irldexter

Tuesday, November 27, 2007

Note on Virtualisation and RANT

Virtualisation lowers certain overheads and increases flexibility and modularity.

Virtualisation does not address SECURITY until whole system images are checksum'ed and rotated in a defensive time-based security method/model, including the abstraction layer and hardware playing a key role in defenses as well.

I have mused over this before here http://bsdosx.blogspot.com/2006/11/machine-and-service-integrity.html

As Theo De Raadt mentions over at http://kerneltrap.org/OpenBSD/Virtualization_Security;

"x86 virtualization is about basically placing another nearly full kernel, full of new bugs, on top of a nasty x86 architecture which barely has correct page protection. Then running your operating system on the other side of this brand new pile of shit. You are absolutely deluded, if not stupid, if you think that a worldwide collection of software engineers who can't write operating systems or applications without security holes, can then turn around and suddenly write virtualization layers without security holes."

On a side note, I'd like to repeat the below, courtesy of me;
"Everything will be a server, client and fast cache. The P2P model will win. It's the only thing that can. More "zeroconf" is needed. There seems to be no margins for error, tolerances or defensive programming anymore. What gives someone the right to call themselves a software "engineer" anyway?"

I'll post shortly on my new idea regarding regulation of business IT and an IT TAX to force enumeration, visibility and accountability.

Some time soon, I'll get back to IT security. Currently I am working in other areas and departments and re-learning about the human side and realities in which we all operate. The disconnect is massive. The cowboys operating in IT Security are very disheartening to me. The idiots and "old-guard" on both sides of the fence worry me. So many people have no clue of the complexity, and will never grok it. We need to simplify and innovate.

We need to regulate our "industry" somewhat without stifling innovation. Perhaps the Universities should take some of the blame in turning out ignorant coders who don't understand networking or security.... perhaps, perhaps not..... it remains to be seen. I can only talk from experience, and my experience in Uni taught me nothing; other than I hated coding and ignored my networking lecturer. I got a degree in Computer Science, I crammed before all exams, some days not even knowing what exam was on that day until I asked my colleagues. All Comp Sci did was pique my curiosity, I might as well have stayed in the Uni bar *all* the time. This might just be my personal version of "learning" at Uni (I like to call it regurgitation), but 99% of my tech was learned on the job ;)

How did I become so bitter and twisted? Am I really? Surely I am an optimist at heart?

Once we see the COMPLEXITY we harken after SIMPLICITY in all matters in life.



Sunday, November 18, 2007

Damn straight... but sorta' bendy

From Drazen comes this snippet of a quote from Computerworld interviewing the legendary Frank Abagnale of 'Catch me if you can?' fame:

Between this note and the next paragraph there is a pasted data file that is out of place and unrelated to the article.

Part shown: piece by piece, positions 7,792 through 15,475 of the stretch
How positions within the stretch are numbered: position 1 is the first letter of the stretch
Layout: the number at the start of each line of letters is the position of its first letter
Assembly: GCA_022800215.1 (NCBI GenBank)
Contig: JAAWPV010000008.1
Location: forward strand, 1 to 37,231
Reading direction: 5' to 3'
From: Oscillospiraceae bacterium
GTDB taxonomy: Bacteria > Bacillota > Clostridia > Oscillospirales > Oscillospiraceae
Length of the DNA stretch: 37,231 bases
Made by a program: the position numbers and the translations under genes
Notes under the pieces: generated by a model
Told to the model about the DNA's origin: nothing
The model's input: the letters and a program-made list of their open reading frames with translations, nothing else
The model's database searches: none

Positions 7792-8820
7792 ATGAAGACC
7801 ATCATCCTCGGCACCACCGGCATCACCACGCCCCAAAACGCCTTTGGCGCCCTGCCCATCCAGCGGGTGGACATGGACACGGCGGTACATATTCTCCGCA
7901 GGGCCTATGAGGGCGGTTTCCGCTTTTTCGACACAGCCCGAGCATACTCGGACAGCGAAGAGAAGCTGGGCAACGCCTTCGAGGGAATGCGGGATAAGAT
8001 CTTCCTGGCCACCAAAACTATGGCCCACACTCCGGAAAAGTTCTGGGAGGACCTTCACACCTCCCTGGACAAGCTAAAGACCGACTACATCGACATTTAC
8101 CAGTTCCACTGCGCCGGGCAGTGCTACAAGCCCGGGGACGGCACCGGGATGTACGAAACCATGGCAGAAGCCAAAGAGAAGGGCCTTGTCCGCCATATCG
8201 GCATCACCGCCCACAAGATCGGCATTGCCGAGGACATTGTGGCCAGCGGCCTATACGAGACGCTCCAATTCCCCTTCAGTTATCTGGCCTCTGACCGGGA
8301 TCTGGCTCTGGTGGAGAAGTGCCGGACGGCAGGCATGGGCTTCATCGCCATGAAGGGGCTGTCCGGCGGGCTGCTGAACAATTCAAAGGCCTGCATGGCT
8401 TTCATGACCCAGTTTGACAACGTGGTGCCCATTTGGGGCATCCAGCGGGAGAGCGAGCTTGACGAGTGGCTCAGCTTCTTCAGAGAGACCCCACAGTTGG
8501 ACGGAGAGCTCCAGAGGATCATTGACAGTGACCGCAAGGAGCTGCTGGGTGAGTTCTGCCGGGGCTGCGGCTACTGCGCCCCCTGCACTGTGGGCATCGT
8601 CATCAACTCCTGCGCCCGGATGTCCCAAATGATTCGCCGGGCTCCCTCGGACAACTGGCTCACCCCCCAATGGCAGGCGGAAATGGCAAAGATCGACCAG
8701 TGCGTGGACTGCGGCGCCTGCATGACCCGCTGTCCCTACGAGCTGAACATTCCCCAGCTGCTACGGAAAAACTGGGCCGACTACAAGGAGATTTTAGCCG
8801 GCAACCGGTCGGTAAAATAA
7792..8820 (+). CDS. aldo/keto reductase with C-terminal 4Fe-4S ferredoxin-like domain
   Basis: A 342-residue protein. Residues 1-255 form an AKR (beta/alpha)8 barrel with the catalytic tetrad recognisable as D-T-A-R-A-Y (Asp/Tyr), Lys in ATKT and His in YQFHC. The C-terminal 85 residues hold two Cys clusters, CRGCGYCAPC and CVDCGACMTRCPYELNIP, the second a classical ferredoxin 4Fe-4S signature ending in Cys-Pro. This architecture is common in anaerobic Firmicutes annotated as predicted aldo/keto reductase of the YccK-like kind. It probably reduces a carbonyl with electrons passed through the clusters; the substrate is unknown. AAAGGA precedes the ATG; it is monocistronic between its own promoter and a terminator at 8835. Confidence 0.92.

"Computerworld Staff: Is there anything we can do to make illicit computer-related activity a less attractive pursuit for young people?

Frank Abagnale: There are about four reasons why we have crime to begin with. One of them is, of course, that we live in an extremely unethical society. We live in a society that doesn't teach ethics at home, a society that doesn't teach ethics in school because the teacher would be accused of teaching morality. We live in a society where you can't find a four-year college course on ethics. I have three sons who went through graduate school; only the one who went to law school had a course even offered on ethics. So today you have a lot of young people who have no character, no ethics and they find no problem in defrauding somebody or stealing from somebody or cheating somebody. Until we change that, crime is just going to get easier, faster, more global, harder to detect.

Computerworld Staff: Any thoughts on how we can bring that change about?

Frank Abagnale: I think you need to bring character and ethics back into schools, and you certainly need to bring it back into colleges and universities as part of a curriculum. Only about half of Fortune 500 companies even have a code of ethics or code of conduct. The ones that do have one publish it every five years on an inside page of their annual report to appease their shareholders. So, obviously, there's no big effort out there to bring about that change. Rutgers just finished a five-year study that found that 56% of MBA students cheated.

There are really no con men anymore like there were in my day, because you really don't have to associate with anyone. You don't have to be well dressed and well groomed and well spoken. Everything's done on a computer; there are no witnesses. So even if you know who's doing it, you probably don't have the ability to go capture them. Chances are you have no idea what they look like; they can sit in their pajamas and commit all these crimes."

There seems no mandatory or enforceable cost anymore for performing an act that is detrimental to the health of the net or its component systems. Our super-organism(internet) is being eaten from the inside out while we don't realise nor appreciate the symbiotic relationship we have created between man and machines.

Who is held accountable and how, when we can't even agree upon nor incentivise actions to help protect our immediate and more fragile internetwork, the green planet we call home. I had a few ideas here: Some cud, but I still wonder about the fact that there are too many humans, just ask Mr. Malthus!



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